Thyme Oil
Therapeutic Properties and Uses at Home

by Jeanne Rose

     The therapeutic properties of Thyme herb and oil often result from the chemical carvacrol and can include: analgesic in that it eases pain including arthritic pain; it is antiseptic and can be used in products to combat bacteria; it is calming when inhaled this fits more with the Marjoram (Thymus mastichina) however and it is bactericidal, bechic (relieves cough), carminative, expectorant, insecticide, stimulant tonic and even a vermifuge when large quantities of the herb are eaten or small quantities of the oil are used. These properties can be studied by obtaining a good quality oil, usually in a kit with other oils or taking an aromatherapy class where you can learn about the different oils and how they are used.

Origin of Thyme Oil

     It is an ancient herb used in medicine by the Greeks, the Egyptians and the Romans and is an evergreen perennial shrub that grows up to 45 cm (18 inches) high, with a woody root system, much-branched stem, small elliptical greenish gray aromatic leaves and pale purple or white flowers.

     The name is derived from the Greek word 'thymos' that means 'perfume' and was used as incense in Greek temples. The Egyptians used it in embalming process.

     During the Middle Ages it was given to jousting knights for courage, and a sprig of the herb was carried into courtrooms to ward off diseases. .. see Herbs & Things.

Other Plants

     Several other unrelated plants with high amounts of carvacrol also have local common names of Oregano. "Mexican Oregano" usually refers to a tall, tender plant in the verbena family (Verbenaceae), Lippia graveolens, has a similar but somewhat stronger Oregano flavor, but may also refer to other plants in different parts of Mexico. In Spain Thymus nummularius is sold and used in place of Oregano.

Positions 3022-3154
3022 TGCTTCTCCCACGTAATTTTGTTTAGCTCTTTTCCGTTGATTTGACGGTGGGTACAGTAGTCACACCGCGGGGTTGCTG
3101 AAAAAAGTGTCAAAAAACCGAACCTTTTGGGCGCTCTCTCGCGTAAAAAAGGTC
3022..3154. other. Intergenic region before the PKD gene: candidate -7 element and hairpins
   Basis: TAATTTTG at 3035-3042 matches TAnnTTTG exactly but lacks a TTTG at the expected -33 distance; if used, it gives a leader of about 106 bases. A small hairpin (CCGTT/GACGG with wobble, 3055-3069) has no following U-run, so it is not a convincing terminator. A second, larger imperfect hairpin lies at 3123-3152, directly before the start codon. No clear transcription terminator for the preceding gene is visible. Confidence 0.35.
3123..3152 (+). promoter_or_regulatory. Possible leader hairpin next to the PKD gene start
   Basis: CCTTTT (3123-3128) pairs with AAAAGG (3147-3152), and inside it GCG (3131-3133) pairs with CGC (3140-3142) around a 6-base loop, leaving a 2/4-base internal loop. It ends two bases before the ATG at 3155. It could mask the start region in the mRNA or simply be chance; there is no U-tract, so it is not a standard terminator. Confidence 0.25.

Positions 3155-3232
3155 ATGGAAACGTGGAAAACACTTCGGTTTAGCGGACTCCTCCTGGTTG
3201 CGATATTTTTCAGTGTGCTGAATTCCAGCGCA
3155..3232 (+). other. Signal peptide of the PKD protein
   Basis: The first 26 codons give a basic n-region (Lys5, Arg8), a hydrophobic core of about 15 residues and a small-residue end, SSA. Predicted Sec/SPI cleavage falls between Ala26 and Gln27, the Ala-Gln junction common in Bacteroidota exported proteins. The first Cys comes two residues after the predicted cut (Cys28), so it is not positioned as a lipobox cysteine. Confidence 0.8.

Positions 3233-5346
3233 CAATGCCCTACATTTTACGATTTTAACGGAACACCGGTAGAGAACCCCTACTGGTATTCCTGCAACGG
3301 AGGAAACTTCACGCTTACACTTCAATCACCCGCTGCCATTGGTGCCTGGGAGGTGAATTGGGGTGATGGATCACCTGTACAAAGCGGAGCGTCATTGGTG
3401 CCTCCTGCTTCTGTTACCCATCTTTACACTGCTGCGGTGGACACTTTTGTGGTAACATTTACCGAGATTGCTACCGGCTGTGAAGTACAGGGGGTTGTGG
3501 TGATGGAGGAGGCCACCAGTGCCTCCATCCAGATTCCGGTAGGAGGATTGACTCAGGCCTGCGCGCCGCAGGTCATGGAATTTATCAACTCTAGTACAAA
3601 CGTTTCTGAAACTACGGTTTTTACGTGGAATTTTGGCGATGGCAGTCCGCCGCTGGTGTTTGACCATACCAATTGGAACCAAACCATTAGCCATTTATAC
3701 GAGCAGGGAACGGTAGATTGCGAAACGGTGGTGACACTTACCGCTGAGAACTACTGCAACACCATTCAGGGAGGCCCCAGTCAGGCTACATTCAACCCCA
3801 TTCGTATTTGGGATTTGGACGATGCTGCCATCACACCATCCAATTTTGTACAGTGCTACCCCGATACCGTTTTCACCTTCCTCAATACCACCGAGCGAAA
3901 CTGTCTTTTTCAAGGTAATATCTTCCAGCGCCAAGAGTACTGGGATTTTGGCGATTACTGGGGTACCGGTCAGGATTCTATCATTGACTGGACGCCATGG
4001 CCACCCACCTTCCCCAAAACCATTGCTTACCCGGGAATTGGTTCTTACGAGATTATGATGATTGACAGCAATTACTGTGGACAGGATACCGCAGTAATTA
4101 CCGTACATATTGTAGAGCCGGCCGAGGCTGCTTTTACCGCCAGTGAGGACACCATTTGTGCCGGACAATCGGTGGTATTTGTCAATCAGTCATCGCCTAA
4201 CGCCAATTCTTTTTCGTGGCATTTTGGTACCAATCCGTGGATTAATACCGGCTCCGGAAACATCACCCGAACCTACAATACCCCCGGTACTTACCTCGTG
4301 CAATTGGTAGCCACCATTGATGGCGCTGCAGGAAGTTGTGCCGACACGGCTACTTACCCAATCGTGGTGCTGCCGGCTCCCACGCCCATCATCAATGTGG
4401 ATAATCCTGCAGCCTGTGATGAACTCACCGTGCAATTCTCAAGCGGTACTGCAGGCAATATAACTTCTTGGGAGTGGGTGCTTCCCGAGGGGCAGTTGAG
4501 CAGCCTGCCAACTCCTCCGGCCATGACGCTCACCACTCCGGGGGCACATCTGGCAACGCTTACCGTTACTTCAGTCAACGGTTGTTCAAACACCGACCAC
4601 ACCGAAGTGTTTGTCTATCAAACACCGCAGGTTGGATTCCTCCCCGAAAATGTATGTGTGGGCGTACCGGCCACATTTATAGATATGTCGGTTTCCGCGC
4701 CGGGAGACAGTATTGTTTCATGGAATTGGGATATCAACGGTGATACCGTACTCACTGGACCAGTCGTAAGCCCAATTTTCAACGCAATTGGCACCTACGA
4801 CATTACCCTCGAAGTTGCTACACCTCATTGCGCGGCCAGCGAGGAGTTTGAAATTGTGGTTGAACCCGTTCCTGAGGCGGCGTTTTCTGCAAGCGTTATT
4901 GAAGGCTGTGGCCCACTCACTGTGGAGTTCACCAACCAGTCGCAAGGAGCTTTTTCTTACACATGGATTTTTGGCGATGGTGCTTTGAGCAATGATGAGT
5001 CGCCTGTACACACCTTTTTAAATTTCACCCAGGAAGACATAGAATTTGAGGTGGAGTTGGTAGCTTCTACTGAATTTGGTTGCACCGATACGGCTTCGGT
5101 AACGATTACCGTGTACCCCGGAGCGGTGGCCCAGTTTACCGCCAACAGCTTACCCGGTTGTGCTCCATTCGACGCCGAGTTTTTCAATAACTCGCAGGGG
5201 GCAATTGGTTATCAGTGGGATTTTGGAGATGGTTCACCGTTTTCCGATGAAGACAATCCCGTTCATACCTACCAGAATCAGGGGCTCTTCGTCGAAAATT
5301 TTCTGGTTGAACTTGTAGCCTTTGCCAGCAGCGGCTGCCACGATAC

Thyme Oil Organoleptic Properties

     It has a strong herbaceous and green and vegetative odor that is somewhat sweet. The color can be pale yellow to reddish-brown to amber.

Extraction and Yields

     It is extracted from the fresh or partly dried flowering tops and leaves of the plant by water or steam distillation and the yield is 0.7 -1.0 %.

Chemical Composition

     The main chemical components are a-thujone, a-pinene, camphene, b-pinene, p-cymene, a-terpinene, linalool, borneol, b-caryophyllene, thymol and carvacrol. For some of the chemotypes of Thyme, of which there are many, please read Thyme Essential Oil Profile in the articles section of the Aromatic Plant Project.


     Thyme oil strengthens the nerves, aids memory and concentration, can help with the feeling of exhaustion and combats depression, while it cleanses and strengthens the lungs and helps with colds, coughs, asthma, laryngitis, sinusitis, catarrh, whooping cough, sore throats and tonsillitis. Thyme herb and oil is a beneficial addition in foods or supplements to boost the immune system and can help fight colds, flu, infectious diseases and chills. If taken in small amounts internally it will act as a urinary antiseptic, it is very helpful for cystitis and urethritis.

     The warming effect of this oil can help in cases of poor circulation, as well as for arthritis, rheumatism, gout, muscular aches and pains, sprains and sport injuries. It is also helpful in blends used externally for cellulite, obesity and edema and for some the use of the herb has been helpful in cases of scanty periods, leucorrhoea, and to speed up birth and to expel afterbirth.

     Thyme oil can assist with nervous complaints, respiratory problems, poor circulation and problems of the digestive system and the urinary tract.


     This essential oil can cause skin irritation, yet when inhaled helps with concentration and to focus on particular situations, it is as well an excellent stimulant for the respiratory system for use in bronchitis, coughs, colds, asthma and the like. It is warming and these qualities are great as an application for rheumatism, sciatica, arthritis and gout. Blend with gentle essential oils and then dilute with a carrier before use.

Hydrosol Uses and Therapeutics

     The hydrosol can be a powerful germicide and can be used as a mouth wash, to flavor foods, as awash or disinfectant and antiseptic for wounds.


     It is a very potent oil and should not be used during pregnancy or in cases of high blood pressure. Because of the phenols (carvacrol and thymol), which can irritate mucus membranes and cause skin irritation, it should not be used for skin care products, and in general should be used in low concentrations.

     When it is used in massage therapy, it would be a good idea to do a skin patch test to determine if the person is sensitive to it.


Jeanne Rose Aromatherapy
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